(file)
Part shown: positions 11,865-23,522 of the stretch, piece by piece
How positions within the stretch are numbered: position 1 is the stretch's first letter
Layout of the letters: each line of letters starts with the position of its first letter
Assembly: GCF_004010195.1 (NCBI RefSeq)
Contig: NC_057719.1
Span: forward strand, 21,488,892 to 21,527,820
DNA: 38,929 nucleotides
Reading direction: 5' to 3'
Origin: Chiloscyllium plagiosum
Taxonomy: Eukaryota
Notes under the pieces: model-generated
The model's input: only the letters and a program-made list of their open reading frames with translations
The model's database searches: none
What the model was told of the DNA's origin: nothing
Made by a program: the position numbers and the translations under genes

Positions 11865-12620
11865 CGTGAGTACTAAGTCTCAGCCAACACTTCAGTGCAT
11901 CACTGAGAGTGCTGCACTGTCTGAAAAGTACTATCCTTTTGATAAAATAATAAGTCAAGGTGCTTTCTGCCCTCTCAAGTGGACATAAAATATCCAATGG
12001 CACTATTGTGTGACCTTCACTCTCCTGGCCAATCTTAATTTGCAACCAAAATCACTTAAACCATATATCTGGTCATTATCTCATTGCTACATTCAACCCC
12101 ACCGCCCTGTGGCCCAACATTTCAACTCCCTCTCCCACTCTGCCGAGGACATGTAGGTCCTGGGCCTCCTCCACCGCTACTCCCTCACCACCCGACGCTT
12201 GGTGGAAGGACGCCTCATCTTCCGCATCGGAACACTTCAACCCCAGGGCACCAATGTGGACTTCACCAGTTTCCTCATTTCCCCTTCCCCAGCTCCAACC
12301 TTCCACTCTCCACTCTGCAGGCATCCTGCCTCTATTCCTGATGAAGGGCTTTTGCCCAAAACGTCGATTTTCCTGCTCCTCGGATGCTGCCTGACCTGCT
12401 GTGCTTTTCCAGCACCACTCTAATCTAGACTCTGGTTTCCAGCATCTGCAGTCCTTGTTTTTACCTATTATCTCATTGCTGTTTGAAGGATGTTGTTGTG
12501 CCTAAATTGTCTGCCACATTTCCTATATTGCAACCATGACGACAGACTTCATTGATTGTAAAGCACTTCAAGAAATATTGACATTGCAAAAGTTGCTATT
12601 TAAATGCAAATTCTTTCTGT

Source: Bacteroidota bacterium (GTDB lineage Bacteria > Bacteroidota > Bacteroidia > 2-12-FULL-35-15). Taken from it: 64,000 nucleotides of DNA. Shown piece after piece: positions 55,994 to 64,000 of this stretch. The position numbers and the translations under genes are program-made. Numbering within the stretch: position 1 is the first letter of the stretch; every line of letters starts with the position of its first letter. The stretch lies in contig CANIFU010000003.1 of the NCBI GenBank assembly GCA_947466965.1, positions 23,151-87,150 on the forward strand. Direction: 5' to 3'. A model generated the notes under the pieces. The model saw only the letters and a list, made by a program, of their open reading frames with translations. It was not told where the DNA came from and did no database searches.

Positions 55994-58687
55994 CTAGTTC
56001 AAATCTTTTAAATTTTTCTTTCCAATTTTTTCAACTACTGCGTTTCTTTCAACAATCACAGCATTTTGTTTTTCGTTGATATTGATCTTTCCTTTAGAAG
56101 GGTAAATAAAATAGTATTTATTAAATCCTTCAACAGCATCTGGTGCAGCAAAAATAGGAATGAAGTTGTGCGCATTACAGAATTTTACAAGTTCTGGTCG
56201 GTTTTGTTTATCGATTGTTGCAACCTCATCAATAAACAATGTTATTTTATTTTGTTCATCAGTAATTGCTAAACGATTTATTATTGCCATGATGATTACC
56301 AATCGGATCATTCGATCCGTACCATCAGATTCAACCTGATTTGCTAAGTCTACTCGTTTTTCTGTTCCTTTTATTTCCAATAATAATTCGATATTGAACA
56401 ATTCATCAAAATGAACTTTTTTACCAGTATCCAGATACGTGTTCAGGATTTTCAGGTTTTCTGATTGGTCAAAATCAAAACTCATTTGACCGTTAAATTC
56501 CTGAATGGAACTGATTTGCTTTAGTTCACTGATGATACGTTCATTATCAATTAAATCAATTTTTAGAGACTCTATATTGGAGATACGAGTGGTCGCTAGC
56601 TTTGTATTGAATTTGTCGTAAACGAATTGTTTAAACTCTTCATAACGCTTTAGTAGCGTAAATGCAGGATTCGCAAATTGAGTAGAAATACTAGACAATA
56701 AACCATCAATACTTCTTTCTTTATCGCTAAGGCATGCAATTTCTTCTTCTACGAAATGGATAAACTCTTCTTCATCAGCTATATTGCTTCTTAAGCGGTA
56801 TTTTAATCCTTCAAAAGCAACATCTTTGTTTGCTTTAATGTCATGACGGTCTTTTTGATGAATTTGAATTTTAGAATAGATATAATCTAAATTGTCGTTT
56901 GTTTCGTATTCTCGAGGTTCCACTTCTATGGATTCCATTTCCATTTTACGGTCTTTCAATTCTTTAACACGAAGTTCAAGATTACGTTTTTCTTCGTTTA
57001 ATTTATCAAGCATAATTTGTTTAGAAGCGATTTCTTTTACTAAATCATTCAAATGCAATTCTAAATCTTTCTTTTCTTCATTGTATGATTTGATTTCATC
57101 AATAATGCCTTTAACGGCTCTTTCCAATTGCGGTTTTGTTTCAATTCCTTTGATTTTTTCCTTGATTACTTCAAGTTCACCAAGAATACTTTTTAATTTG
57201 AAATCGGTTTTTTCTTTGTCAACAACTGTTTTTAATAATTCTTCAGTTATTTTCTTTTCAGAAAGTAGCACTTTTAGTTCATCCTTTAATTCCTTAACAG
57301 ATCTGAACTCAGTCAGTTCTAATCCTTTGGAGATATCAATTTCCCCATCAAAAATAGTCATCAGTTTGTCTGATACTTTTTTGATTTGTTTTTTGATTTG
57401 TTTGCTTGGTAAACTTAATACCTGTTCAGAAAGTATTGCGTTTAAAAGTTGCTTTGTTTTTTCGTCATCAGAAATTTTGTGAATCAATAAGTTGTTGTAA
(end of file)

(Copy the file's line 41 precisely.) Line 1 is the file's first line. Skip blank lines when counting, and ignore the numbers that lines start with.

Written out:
57201 AAATCGGTTTTTTCTTTGTCAACAACTGTTTTTAATAATTCTTCAGTTATTTTCTTTTCAGAAAGTAGCACTTTTAGTTCATCCTTTAATTCCTTAACAG